At least four Chinese coast guard ships shadowed a Philippine ship on more than 40 occasions as they attempted to block it from patrolling near the Scarborough Shoal last week, the Philippine coast guard (PCG) said.
The PCG said it deployed the BRP Teresa Magbanua for a nine-day maritime patrol around the Scarborough Shoal on Feb. 1 to assist and distribute food to 100 Filipino fishermen operating in the area.
The Chinese ships engaged in “dangerous and blocking maneuvers” and crossed the bow of the PCG vessel twice during the closest encounter. The coast guard said it also spotted four Chinese maritime militia (CMM) vessels.
“Nevertheless, the PCG vessel professionally engaged both the CCG and CMM vessels through radio, reiterating the clear and principled position of the Philippines in accordance with international law,” the PCG stated.
Collin Koh, a senior fellow at the Institute of Defense and Strategic Studies, refuted the CCP’s claims, saying that the Chinese coast guard ships’ actions violated the 1982 United Nations Convention on the Law of the Sea (UNCLOS).
Scarborough Shoal, an atoll in the South China Sea, is part of the Spratly Islands and about 560 miles from China’s Hainan Island and 150 miles from the Philippines. Under UNCLOS, countries have jurisdiction over natural resources within 200 nautical miles (230 miles) of their coasts.
Scarborough Shoal is strategically located along crucial international waterways. Both the Philippines and China assert sovereignty over the shoal. Manila refers to it as “Bajo de Masinloc,” while Beijing calls it “Huangyan Island.”
‘World War’ Could Erupt Over South China SeaJose Manuel Romualdez, the Philippine ambassador to the United States, warned that conflict between China and the Philippines in the South China Sea could ignite at any time. In an interview on Dec. 7, he told Nikkei Asia that the South China Sea “is the flashpoint, not Taiwan.”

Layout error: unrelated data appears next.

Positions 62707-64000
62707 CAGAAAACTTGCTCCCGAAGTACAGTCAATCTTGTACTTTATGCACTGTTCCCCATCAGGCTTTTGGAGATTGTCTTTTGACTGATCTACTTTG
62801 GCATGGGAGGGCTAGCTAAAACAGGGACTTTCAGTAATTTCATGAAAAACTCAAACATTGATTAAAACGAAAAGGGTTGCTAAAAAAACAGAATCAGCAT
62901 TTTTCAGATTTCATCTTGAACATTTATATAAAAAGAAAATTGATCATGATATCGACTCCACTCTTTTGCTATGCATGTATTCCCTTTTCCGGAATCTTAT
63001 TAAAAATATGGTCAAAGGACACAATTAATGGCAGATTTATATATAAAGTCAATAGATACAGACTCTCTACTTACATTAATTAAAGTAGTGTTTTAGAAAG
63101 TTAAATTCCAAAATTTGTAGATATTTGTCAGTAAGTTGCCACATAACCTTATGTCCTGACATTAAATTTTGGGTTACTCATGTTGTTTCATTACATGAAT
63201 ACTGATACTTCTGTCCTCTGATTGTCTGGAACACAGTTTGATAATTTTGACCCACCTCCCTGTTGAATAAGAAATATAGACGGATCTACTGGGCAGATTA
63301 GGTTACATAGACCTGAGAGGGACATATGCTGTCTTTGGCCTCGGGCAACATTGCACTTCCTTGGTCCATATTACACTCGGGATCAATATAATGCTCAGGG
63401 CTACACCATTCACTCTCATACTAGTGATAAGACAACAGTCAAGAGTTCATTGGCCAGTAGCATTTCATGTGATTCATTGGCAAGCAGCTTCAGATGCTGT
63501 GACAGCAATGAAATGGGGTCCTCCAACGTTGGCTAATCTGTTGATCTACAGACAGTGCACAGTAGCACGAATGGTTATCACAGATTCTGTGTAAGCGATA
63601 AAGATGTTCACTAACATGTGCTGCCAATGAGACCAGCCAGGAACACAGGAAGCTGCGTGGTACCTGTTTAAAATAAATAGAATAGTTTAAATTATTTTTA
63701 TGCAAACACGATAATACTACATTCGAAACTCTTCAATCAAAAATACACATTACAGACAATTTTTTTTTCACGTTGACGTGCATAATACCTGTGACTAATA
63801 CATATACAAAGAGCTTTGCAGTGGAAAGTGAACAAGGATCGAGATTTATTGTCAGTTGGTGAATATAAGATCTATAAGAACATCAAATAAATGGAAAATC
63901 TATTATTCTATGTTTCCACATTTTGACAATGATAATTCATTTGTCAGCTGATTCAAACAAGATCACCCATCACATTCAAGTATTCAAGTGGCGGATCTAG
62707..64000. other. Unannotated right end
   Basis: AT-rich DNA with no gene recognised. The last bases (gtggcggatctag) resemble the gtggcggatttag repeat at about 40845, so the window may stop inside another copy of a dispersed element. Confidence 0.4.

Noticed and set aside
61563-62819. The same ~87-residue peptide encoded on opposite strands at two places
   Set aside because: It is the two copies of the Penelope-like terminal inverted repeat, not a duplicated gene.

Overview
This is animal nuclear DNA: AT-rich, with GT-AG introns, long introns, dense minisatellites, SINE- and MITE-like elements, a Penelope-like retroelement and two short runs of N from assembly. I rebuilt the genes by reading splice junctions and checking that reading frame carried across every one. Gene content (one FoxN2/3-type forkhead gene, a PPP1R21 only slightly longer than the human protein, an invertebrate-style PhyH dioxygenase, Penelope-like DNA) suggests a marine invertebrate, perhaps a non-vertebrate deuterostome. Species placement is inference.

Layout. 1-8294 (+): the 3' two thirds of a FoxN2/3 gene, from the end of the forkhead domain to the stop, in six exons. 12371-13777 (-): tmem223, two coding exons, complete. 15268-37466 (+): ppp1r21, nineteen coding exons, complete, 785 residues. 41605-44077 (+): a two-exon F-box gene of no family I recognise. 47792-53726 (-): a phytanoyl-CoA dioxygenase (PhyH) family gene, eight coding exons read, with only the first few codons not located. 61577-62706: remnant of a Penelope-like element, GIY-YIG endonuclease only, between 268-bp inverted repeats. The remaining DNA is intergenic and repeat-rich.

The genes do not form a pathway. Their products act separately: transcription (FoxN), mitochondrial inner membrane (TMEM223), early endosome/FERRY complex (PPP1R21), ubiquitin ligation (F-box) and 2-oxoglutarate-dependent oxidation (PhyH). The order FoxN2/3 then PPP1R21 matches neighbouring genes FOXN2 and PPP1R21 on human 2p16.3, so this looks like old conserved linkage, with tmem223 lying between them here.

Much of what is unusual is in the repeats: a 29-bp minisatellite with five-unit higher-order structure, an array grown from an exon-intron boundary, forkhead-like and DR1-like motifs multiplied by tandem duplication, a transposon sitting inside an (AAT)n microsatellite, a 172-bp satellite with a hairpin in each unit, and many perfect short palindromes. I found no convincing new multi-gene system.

“If anything happens in our area, it’s like the beginning of another war, world war,” Mr. Romualdez told the news outlet.
To avoid an escalation of the conflict over the disputed waters, Mr. Romualdez said Philippine President Ferdinand Marcos Jr. tried to discuss the issue with Chinese leader Xi Jinping at the sidelines of the Asia-Pacific Economic Cooperation summit in November 2023.
However, the CCP leader “wasn’t in the mood” and seemed “very evasive” and “noncommittal,” saying that he would leave it to defense and diplomatic officials to discuss the issue, the diplomat said.
The South China Sea is a vital maritime trade route worth more than $3 trillion annually, claimed in part by China, the Philippines, Vietnam, Indonesia, Malaysia, Brunei, and others.
An international tribunal in The Hague ruled in favor of the legal action taken by the Philippines in 2016. The ruling didn’t see China’s communist regime change its behavior, with Chinese vessels repeatedly intruding into the Philippines’ maritime zones.